Two of the co-founders of the art filter app Prisma have left to build a new social app.
Downloads leapt, art selfies flooded Instagram, and similar arty effects soon found their way into all sorts of rival apps and platforms. Then, after dipping a toe into social waters with the launch of a feed of its own, the company shifted focus to b2b developer tools — and we understand it’s since become profitable.
But two of Prisma’s co-founders, Aleksey Moiseyenkov and Aram Hardy, got itchy feet when they had an idea for another app business. And they’ve both now left to set up a new startup, called Capture Technologies.
The plan is to launch the app — which will be called Capture — in Q4, with a beta planned for September or October, according to Hardy (who’s taking the CMO role).
They’ve also raised a $1M seed for Capture, led by US VC firm General Catalyst . Also investing are KPCB, Social Capital, Dream Machine VC (the seed fund of former TechCrunch co-editor, Alexia Bonatsos), Paul Heydon, and Russian Internet giant, Mail.Ru Group.
Josh Elman from Greylock Partners is also involved as an advisor.
Hardy says they had the luxury of being able to choose their seed investors, after getting a warmer reception for Capture than they’d perhaps expected — thinking it might be tough to raise funding for a new social app given how that very crowded space has also been monopolized by a handful of major platforms… (hi Facebook, hey Snap!)
But they also believe they’ve identified overlooked territory — where they can offer something fresh to help people interact with others in real-time.
They’re not disclosing further details about the idea or how the Capture app will work at this stage, as they’re busy building and Hardy says certain elements could change and evolve before launch day.
What they will say is that the app will involve AI, and will put the emphasis for social interactions squarely on the smartphone camera.
Speed will also be a vital ingredient, as it was with Prisma — literally fueling the app’s virality. “We see a huge move to everything which is happening right now, which is really real-time,” Hardy tells TechCrunch. “Even when we started Prisma there were lots of similar products which were just processing one photo for five, ten, 15 minutes, and people were not using it because it takes time.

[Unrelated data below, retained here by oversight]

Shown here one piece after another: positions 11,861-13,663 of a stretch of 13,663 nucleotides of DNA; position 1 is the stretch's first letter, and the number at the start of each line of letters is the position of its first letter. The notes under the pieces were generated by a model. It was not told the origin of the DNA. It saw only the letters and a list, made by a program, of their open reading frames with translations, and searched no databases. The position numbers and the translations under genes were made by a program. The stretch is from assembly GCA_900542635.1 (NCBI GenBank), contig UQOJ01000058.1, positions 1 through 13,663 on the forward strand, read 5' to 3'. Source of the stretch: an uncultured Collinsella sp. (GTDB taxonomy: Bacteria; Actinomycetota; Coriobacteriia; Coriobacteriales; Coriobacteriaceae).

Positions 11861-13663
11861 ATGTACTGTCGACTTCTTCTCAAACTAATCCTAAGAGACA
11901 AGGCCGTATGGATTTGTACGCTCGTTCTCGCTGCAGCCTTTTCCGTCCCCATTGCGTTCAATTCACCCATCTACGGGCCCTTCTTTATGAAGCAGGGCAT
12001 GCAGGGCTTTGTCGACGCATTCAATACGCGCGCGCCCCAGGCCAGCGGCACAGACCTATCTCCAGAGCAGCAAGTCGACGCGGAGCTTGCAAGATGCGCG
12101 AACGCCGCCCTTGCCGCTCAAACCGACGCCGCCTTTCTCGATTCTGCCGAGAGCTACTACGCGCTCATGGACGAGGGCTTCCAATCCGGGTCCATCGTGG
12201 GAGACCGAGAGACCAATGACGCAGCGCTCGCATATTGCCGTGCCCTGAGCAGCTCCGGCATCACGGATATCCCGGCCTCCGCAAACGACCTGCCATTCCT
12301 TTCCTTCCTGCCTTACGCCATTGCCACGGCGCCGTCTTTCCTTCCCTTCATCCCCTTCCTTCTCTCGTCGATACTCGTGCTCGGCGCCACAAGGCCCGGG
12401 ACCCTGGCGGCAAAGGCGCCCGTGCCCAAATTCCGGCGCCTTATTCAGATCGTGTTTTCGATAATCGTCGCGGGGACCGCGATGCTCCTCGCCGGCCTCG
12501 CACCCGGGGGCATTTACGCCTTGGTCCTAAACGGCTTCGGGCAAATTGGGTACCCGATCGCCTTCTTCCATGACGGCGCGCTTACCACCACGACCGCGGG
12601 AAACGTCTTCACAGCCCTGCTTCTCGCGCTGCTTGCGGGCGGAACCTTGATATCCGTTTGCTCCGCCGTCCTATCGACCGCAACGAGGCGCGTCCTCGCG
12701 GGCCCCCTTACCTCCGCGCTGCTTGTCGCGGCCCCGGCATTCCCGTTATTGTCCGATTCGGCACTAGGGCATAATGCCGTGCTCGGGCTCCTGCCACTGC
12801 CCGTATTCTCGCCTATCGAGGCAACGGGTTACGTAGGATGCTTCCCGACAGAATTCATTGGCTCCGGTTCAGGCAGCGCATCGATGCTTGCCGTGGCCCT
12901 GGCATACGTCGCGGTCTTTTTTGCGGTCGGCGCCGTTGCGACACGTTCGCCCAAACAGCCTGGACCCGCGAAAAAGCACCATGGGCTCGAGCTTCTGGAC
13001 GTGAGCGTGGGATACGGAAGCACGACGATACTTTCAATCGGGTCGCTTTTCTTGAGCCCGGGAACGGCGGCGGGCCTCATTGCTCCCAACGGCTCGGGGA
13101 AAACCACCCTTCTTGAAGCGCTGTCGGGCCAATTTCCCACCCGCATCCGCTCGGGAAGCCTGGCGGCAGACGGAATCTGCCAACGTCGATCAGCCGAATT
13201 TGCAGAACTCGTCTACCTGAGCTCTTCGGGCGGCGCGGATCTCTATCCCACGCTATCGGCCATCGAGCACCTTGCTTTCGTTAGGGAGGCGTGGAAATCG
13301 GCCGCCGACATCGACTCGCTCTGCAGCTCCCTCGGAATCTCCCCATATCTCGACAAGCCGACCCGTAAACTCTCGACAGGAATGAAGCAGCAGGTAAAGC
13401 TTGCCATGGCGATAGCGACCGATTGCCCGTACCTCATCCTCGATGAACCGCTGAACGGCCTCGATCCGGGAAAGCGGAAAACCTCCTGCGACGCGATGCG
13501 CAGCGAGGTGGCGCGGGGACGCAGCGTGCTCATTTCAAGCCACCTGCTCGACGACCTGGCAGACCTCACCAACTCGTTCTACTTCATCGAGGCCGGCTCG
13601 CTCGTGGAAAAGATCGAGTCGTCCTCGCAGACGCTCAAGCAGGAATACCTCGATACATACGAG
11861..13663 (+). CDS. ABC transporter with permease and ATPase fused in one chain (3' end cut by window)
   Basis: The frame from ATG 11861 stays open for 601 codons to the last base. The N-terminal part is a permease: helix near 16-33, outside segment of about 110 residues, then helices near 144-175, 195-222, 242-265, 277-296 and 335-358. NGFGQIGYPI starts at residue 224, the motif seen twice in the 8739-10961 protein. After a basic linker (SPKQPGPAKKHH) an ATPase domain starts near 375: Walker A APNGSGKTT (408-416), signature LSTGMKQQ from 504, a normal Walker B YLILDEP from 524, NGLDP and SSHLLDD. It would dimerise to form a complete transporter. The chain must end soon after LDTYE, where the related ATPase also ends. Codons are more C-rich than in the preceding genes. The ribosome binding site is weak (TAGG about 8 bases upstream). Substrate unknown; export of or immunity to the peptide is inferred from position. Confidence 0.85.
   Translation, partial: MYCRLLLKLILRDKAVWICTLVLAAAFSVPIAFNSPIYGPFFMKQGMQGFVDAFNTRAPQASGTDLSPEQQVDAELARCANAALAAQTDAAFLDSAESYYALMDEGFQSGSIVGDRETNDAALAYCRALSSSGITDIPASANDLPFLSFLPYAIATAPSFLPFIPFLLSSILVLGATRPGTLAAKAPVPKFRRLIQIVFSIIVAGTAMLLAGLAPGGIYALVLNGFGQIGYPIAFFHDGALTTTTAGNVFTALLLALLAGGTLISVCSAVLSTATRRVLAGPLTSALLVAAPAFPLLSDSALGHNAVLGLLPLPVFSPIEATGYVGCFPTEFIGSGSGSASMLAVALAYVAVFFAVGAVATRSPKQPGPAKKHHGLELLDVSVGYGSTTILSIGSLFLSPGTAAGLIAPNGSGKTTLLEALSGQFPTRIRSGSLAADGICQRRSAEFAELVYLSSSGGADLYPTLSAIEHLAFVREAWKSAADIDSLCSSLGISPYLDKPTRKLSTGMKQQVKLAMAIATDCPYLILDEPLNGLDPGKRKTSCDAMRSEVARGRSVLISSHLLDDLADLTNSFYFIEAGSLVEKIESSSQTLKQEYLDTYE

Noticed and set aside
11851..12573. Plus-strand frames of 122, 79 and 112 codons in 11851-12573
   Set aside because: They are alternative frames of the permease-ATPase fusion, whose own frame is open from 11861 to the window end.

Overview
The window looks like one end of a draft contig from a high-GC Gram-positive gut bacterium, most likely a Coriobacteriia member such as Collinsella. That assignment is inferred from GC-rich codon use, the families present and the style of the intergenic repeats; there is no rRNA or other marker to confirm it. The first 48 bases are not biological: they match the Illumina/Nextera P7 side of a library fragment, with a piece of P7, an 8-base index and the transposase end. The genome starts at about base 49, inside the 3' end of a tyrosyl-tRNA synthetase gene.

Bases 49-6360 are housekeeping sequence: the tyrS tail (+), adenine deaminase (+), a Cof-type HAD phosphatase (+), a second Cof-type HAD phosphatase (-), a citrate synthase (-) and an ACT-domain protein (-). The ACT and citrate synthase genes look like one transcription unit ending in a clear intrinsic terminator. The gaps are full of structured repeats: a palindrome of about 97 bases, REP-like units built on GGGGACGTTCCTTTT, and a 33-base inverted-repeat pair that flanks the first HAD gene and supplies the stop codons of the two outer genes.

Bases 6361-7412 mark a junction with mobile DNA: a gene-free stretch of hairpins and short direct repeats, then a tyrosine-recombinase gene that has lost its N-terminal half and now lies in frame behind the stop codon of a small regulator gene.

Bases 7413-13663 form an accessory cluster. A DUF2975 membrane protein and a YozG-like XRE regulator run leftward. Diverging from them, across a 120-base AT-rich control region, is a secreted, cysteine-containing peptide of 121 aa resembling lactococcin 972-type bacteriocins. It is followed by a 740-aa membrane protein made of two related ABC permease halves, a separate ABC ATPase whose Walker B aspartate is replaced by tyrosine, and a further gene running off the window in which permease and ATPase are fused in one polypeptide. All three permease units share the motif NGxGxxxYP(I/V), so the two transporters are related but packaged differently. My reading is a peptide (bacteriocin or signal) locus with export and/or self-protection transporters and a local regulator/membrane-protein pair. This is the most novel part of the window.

“People want everything right now. Right here. So this is a trend which is taking place right now. People just want everything right now, right here. So we’re trying to give it to them.”
“Our team’s mission is to bring an absolutely new and unique experience to how people interact with each other. We would like to come up with something unique and really fresh,” adds Moiseyenkov, Capture’s CEO (pictured above left, with Hardy).
“We see a huge potential in new social apps despite the fact that there are too many huge players.”
Having heard the full Capture pitch from Hardy I can say it certainly seems like an intriguing idea. Though how exactly they go about selectively introducing the concept will be key to building the momentum needed to power their big vision for the app. But really that’s true of any social product.
Their idea has also hooked a strong line up of seed investors, doubtless helped by the pair’s prior success with Prisma. (If there’s one thing investors love more than a timely, interesting idea, it’s a team with pedigree — and these two certainly have that.)
“I’m happy to have such an amazing and experienced team,” adds Moiseyenkov, repaying the compliment to Capture’s investors.
“Your first investors are your team. You have to ask lots of questions like you do when you decide whether this or that person is a perfect fit for your team. Because investors and the team are those people with whom you’re going to build a great product. At the same time, investors ask lots of questions to you.”
Capture’s investors were evidently pleased enough with the answers their questions elicited to cut Capture its founding checks. And the startup’s team is already ten-strong — and hard at work to get a beta launched in fall.
The business is based in the US and Europe, with one office in Moscow, where Hardy says they’ve managed to poach some relevant tech talent from Russian social media giant vk.com; and another slated to be opening in a couple of weeks time, on Snap’s home turf of LA.
“We’ll be their neighbors in Venice beach,” he confirms, though he stresses there will still be clear blue water between the two companies’ respective social apps, adding: “Snapchat is really a different product.”
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